OnePlus, like a lot of these Asian phone makers that are no-name, have design and engineering studios working to factories in Shenzhen, China. The proximity means that the company can have prototypes delivered back within below a day, Kiang stated. That is even quicker than the turnaround Kiang whined about before this OnePlus 5 launch.

Coupled with their relationships to the suppliers, which they get a assist from their investments from technology giant Oppo, the company has a punch to corner the market.

OnePlus could have stopped at only adding a screen, but that addition compelled them to rethink users unlock their phones.

“The Face Unlock attribute was a more of a consequence of this bigger screen because we would rather have the fingerprint scanner to the front,” Lau said. “It has a much better user experience, but at the Exact Same time, we did not want to divert from this really immersive front screen “

“So that the only way to fix this was to put the fingerprint scanner to the trunk. But having it around the trunk isn’t a great user experience so that is when we started thinking about other options — for instance, Face Unlock.”

Chasing the best product

Image: raymond wong/mashable

This rapid release cycle is great if you’re an early adopter and want the most current and best without waiting, but it may rub loyal customers who bought the original non “T” version the wrong way. Ask yourself how you would feel if you were saddled with what’s basically an phone less than six months after you purchased it? It is not a fantastic feeling.

Lau tells that the organization’s intention isn’t to screw its customers up to me. This speed is the way the company operates and when they’re offered for customers, launch new technologies is all part of  the drive to construct the product that is very best.

On this week’s MashTalk podcast this week, Kiang reiterated this intense focus on the item, because that is a direct reflection of the company. This philosophy on product design isn’t a coincidence. The company function with principles and looks at Apple as the business norm and aspires to it, as I was told by Lau.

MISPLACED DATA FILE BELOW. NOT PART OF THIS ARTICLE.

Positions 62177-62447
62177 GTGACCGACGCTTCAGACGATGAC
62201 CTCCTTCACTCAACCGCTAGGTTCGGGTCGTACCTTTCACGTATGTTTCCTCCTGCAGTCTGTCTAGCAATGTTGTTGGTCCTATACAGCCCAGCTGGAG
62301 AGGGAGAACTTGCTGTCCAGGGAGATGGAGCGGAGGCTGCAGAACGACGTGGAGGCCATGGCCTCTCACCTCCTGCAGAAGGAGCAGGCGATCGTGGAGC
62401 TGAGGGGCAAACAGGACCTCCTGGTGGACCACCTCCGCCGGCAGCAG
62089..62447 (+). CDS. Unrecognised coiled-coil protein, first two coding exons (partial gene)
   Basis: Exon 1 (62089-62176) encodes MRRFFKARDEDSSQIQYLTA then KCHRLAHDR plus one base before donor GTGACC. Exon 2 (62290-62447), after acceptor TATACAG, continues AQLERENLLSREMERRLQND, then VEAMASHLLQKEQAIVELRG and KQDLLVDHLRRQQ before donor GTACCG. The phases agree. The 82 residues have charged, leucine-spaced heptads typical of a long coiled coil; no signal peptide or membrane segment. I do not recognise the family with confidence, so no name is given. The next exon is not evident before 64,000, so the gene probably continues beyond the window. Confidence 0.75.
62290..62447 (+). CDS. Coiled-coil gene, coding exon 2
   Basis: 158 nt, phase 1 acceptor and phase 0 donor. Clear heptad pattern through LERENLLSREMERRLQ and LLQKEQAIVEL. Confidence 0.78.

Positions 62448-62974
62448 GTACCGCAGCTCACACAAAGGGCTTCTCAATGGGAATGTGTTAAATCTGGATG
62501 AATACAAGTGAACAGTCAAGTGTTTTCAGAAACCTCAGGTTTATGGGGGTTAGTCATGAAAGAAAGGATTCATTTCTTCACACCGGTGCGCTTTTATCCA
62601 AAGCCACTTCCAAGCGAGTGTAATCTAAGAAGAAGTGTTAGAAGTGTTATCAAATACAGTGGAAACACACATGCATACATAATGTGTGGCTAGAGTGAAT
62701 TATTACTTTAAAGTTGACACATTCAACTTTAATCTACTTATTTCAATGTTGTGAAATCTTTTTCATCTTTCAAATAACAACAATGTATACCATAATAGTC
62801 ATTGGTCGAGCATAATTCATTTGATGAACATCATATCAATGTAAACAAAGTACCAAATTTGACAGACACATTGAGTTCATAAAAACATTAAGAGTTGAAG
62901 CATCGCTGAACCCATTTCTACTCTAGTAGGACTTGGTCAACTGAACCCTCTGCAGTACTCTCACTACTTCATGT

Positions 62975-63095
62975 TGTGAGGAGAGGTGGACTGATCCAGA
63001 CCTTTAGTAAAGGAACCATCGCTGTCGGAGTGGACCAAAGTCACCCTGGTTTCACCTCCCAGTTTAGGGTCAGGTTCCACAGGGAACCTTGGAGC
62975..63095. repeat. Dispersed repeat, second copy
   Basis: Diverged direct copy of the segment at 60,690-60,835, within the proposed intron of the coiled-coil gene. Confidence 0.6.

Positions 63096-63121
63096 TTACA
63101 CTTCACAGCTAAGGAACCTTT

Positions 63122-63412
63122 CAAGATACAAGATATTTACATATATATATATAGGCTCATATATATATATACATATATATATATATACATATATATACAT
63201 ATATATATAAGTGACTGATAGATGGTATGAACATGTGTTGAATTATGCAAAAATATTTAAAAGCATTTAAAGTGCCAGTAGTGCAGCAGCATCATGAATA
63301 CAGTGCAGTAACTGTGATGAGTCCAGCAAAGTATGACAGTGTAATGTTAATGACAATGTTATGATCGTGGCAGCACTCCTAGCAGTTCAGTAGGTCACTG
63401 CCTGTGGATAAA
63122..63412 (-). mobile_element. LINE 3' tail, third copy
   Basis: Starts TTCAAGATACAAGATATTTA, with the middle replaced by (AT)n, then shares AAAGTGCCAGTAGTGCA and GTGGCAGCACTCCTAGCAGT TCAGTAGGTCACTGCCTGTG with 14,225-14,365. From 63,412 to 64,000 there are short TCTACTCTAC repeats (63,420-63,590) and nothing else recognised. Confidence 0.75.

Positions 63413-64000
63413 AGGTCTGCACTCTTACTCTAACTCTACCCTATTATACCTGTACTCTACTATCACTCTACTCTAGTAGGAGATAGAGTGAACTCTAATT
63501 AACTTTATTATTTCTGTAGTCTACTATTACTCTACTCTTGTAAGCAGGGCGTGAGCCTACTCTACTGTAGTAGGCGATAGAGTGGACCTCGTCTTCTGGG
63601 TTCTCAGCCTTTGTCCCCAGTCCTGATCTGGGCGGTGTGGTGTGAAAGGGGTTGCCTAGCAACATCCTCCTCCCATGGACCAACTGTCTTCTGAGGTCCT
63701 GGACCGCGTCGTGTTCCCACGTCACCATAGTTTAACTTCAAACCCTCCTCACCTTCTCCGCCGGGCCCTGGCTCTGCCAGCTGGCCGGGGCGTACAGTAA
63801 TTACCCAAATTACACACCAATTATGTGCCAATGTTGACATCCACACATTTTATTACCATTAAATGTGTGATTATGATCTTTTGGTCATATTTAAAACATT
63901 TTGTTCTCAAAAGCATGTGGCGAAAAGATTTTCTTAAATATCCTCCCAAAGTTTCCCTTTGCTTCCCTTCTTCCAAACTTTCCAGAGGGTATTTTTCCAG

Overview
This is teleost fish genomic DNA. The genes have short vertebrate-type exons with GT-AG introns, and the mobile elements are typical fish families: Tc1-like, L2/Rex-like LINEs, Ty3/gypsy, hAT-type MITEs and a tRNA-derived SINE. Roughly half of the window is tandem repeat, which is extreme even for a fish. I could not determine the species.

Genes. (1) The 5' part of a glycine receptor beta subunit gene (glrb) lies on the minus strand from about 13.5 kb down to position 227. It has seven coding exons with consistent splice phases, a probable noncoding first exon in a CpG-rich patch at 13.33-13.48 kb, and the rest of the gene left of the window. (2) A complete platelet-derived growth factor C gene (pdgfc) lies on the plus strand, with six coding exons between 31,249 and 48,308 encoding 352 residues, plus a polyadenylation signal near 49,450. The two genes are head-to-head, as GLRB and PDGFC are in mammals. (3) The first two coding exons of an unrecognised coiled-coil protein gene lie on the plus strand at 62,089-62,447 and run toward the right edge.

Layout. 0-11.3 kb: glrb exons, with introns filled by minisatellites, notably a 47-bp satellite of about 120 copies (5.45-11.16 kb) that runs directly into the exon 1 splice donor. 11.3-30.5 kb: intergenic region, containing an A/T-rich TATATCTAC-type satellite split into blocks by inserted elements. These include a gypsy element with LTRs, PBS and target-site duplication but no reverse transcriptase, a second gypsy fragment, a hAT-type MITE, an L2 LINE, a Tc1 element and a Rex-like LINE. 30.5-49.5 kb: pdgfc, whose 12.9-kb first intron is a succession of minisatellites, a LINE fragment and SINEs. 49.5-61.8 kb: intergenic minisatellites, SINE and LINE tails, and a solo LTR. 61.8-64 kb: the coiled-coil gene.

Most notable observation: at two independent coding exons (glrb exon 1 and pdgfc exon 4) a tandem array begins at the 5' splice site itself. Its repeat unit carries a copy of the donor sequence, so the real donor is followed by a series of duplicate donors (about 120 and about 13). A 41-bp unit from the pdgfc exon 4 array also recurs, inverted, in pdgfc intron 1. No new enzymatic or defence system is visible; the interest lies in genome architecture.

“All of our resources go towards product. We believe as long as we create really, really good products, everything else will come,” Kiang said. “We are not driven by a business plan and we’re not driven by a business model, or even a distribution version. Product driven us. We don’t necessarily add attributes for the pure sake of it.”

Kiang admits that the company isn’t good at marketing. It does not pour a lot of resources or money into advertising and mostly relies to convert people.

5 owners, like OnePlus 3 owners this past year, may feel slighted by the swift release cycle of OnePlus, but they should not. The telephone they purchased was the best OnePlus product at that moment. And it’s still a great phone, but like everything, the top is not the best eternally.  

Technology gets improved. Some companies choose to wait and some companies, like OnePlus, don’t. If you can’t stomach the speed of the company — the company can establish another phone in a different five months if it felt ready to — then maybe you should think about different apparatus.

I’ve only tested the OnePlus 5T for weekly (we’ll have a full review in the coming days), but I can already tell you two things that are probably accurate: 5T is your very best phone the organization’s made and its next telephone, presumably the OnePlus 6, will probably be even better (assuming the company does not mess things up).